We Believe in the Holy Spirit!
Likewise the Spirit also helps in our weaknesses. For we do not know what we should pray for as we ought, but the Spirit Himself makes intercession for us with groanings which cannot be uttered. Romans 8:26 NKJV
This morning we look at Westminster Larger Catechism Question 182, which asks, “How doth the Spirit help us to pray?” It gives the answer, “We not knowing what to pray for as we ought, the Spirit helpeth our infirmities, by enabling us to understand both for whom, and what, and how prayer is to be made; and by working and quickening in our hearts (although not in all persons, nor at all times, in the same measure) those apprehensions, affections, and graces which are requisite for the right performance of that duty.”
We need help. Without God’s help we don’t even have a prayer! That is to say, you and I, as sinners, need God’s help even to pray to Him and ask Him to give us His help! The good news is that God has provided that help into the heart and mind of every single Christian. If you are a converted person, God has sent His Spirit into you to be in you and to dwell with you for the rest of your life. He will never leave you or forsake you. Jesus promised this continual presence of God to His disciples:
And I will pray the Father, and He will give you another Helper, that He may abide with you forever–the Spirit of truth, whom the world cannot receive, because it neither sees Him nor knows Him; but you know Him, for He dwells with you and will be in you. I will not leave you orphans; I will come to you, (John 14:16-18).
Every Christian has the Holy Spirit living inside Him. The Holy Spirit regenerated us when we were dead in trespasses and sins (Eph. 2:1-5). He gave us new life and He continues to nurture that life by His fruits, gifts, and graces. And we need His help! The Catechism notes that we have “infirmities.” Though converted and alive in Christ, with new natures that really do love God and seek to obey His commandments, we are in ourselves weak. We continue to struggle with temptation and we often fall into sin. Our new natures are real but they have no power in themselves to defeat sin and Satan. But God by His Spirit in us will not allow us to be overcome. Even though for His glory and our good He may allow us to be buffeted and battered for a time, He will never allow us to be defeated by these infirmities. He helps us in them.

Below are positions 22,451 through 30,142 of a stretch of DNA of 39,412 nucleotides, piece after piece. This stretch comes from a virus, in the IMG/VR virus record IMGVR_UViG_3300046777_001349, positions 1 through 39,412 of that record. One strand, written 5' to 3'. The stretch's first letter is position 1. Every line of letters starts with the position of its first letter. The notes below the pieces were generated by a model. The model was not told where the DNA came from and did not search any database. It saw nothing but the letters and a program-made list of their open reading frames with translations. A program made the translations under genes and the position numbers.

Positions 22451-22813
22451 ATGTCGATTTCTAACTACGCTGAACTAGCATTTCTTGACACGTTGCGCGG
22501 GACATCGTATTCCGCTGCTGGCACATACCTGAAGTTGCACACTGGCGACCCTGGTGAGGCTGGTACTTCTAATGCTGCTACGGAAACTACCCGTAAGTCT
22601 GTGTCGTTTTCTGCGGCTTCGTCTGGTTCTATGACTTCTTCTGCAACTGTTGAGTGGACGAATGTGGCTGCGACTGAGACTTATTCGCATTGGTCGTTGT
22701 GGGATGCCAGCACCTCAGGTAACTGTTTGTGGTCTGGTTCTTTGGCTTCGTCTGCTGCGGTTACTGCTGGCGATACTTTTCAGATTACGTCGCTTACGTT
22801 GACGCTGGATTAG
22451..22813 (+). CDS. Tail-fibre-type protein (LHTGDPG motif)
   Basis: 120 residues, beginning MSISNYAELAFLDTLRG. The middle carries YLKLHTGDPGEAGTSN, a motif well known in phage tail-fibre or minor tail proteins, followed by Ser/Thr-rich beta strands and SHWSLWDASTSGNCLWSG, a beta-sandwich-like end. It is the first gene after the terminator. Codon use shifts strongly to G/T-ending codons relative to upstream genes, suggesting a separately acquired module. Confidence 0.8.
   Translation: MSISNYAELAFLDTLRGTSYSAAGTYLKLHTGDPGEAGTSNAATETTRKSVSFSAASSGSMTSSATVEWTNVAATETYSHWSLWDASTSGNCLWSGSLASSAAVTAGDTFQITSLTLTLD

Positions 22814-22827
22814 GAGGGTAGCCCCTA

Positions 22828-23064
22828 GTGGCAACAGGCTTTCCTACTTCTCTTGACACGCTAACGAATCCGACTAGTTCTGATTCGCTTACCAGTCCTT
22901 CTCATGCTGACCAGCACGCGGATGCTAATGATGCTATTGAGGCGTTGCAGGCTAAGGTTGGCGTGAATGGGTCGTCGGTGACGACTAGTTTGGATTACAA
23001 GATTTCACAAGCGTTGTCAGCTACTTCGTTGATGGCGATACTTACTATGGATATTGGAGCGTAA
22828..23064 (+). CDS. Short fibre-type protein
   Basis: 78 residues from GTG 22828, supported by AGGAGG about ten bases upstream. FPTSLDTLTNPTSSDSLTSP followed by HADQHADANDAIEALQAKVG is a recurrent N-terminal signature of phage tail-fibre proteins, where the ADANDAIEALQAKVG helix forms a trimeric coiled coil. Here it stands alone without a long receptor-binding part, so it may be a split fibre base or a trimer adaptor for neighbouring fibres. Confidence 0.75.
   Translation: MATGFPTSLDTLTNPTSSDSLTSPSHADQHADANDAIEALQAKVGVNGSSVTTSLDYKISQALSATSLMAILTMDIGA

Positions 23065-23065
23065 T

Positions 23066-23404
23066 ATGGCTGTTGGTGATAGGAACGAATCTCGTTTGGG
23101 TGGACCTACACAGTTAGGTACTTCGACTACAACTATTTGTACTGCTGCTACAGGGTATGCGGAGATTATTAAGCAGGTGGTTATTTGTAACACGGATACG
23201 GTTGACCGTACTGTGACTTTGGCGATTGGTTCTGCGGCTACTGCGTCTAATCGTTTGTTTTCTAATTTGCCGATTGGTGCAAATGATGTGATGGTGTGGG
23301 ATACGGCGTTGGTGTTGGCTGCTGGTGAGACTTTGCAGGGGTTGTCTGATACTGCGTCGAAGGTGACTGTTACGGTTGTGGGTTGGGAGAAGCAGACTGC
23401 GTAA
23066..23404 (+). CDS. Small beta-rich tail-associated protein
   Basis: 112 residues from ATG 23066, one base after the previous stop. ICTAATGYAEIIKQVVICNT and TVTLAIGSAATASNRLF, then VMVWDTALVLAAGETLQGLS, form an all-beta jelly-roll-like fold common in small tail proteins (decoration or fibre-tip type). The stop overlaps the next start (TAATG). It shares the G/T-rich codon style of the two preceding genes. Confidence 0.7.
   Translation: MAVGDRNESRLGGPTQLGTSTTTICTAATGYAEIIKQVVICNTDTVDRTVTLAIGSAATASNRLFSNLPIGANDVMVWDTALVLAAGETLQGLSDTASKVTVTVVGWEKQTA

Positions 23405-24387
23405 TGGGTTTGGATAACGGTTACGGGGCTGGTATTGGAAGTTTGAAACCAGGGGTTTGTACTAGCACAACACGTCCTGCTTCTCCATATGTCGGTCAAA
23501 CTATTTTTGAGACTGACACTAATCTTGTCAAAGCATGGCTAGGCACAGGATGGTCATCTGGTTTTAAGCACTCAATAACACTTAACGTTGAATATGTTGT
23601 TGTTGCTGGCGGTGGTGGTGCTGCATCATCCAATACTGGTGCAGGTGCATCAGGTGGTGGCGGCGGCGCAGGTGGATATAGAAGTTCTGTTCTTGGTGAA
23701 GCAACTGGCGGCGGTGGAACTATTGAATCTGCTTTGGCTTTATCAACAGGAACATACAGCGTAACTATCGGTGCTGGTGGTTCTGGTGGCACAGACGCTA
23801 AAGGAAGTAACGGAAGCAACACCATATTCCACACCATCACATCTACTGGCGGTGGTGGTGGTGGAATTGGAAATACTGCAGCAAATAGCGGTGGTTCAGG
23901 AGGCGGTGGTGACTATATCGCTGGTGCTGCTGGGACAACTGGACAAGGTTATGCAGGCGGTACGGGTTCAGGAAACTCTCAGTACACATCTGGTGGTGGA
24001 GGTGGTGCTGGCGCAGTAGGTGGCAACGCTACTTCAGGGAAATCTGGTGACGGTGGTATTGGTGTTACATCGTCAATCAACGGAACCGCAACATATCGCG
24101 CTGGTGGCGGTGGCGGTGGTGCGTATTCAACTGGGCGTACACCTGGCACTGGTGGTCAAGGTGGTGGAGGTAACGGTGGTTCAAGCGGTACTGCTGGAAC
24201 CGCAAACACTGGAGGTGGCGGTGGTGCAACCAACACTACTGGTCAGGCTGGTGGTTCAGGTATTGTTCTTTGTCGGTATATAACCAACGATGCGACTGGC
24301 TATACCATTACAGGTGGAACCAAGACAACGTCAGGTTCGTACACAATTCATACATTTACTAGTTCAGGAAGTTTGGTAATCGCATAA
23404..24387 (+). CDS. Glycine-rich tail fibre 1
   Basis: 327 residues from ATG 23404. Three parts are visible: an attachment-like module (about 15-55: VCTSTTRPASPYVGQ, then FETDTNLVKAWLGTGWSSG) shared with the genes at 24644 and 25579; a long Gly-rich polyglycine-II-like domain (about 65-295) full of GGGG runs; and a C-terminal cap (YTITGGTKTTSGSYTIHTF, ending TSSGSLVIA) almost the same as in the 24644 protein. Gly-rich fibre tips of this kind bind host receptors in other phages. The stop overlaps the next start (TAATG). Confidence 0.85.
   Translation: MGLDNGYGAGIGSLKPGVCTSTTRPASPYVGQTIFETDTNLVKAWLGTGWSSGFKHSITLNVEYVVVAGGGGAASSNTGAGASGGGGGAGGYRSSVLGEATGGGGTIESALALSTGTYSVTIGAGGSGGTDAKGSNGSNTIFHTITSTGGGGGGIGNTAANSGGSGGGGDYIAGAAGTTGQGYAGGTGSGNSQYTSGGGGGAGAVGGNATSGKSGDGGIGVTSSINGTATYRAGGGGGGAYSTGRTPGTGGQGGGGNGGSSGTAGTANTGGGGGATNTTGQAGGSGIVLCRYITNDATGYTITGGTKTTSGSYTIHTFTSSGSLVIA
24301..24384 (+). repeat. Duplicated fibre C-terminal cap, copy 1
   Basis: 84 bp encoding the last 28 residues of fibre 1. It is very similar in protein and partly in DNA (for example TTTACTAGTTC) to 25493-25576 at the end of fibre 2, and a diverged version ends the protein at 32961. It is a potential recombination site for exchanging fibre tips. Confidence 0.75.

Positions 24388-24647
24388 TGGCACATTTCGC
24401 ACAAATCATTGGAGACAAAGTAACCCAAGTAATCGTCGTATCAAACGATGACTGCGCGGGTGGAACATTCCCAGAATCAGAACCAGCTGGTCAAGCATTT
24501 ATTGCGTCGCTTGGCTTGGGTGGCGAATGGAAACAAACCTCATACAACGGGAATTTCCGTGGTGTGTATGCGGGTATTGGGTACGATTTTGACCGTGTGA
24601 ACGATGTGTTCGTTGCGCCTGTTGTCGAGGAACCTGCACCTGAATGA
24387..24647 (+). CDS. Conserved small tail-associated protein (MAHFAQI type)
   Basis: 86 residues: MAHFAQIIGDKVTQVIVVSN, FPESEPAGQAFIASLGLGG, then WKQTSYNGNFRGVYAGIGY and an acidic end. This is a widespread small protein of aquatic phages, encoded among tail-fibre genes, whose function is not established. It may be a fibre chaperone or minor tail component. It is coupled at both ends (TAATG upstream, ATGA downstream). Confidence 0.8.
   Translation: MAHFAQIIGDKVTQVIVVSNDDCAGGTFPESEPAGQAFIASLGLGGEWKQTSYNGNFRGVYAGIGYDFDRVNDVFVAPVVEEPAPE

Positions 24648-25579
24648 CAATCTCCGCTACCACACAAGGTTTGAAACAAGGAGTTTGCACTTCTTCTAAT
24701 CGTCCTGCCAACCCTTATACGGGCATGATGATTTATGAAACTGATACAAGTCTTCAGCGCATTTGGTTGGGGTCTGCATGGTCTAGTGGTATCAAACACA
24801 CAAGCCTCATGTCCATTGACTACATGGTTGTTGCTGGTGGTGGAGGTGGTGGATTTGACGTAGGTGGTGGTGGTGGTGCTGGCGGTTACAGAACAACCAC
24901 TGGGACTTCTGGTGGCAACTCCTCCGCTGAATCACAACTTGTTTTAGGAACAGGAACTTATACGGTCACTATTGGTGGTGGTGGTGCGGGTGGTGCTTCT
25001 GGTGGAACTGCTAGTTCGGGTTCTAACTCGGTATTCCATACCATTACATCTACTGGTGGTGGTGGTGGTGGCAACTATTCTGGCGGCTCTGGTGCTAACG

According to the Catechism it is especially in the spiritual discipline and means of grace of prayer that the Holy Spirit helps us. He does not help us in some magical or mystical way but in our minds. The Catechism notes God’s Spirit’s work in our understanding, in our wills, in our hearts (our core principles) and in affections, which includes our attitudes and desires. Specifically, God’s Spirit gives us the ability to know for whom and what to pray. The Spirit is “working and quickening” in our hearts. This activity refers to the Sanctification process, whereby God is making us more and more like Himself in righteousness and holiness, and less and less like sinners who love and chose to do evil. God does this more or less in different people and in different times as He pleases. But He does it in every single one of His children.
Sin begins in our minds and so the Holy Spirit is working in our minds. I believe this fact is why prayer is so crucial to the sanctification process. When we pray we are seeking this promised help of God’s Spirit. We are spending time with Him, speaking to Him and by Him, participating in the quickening process. It is by the renewing of our minds that we are being transformed into the likeness of Christ (Rom. 12:1-2). When we pray, humbly seeking to draw near to God, relying entirely on Christ’s merits for God to accept us, we are working with God’s Spirit as it were and His promise to us is that He will hear us and change us. Thank God that His Spirit is working in you right now for God’s glory and your good!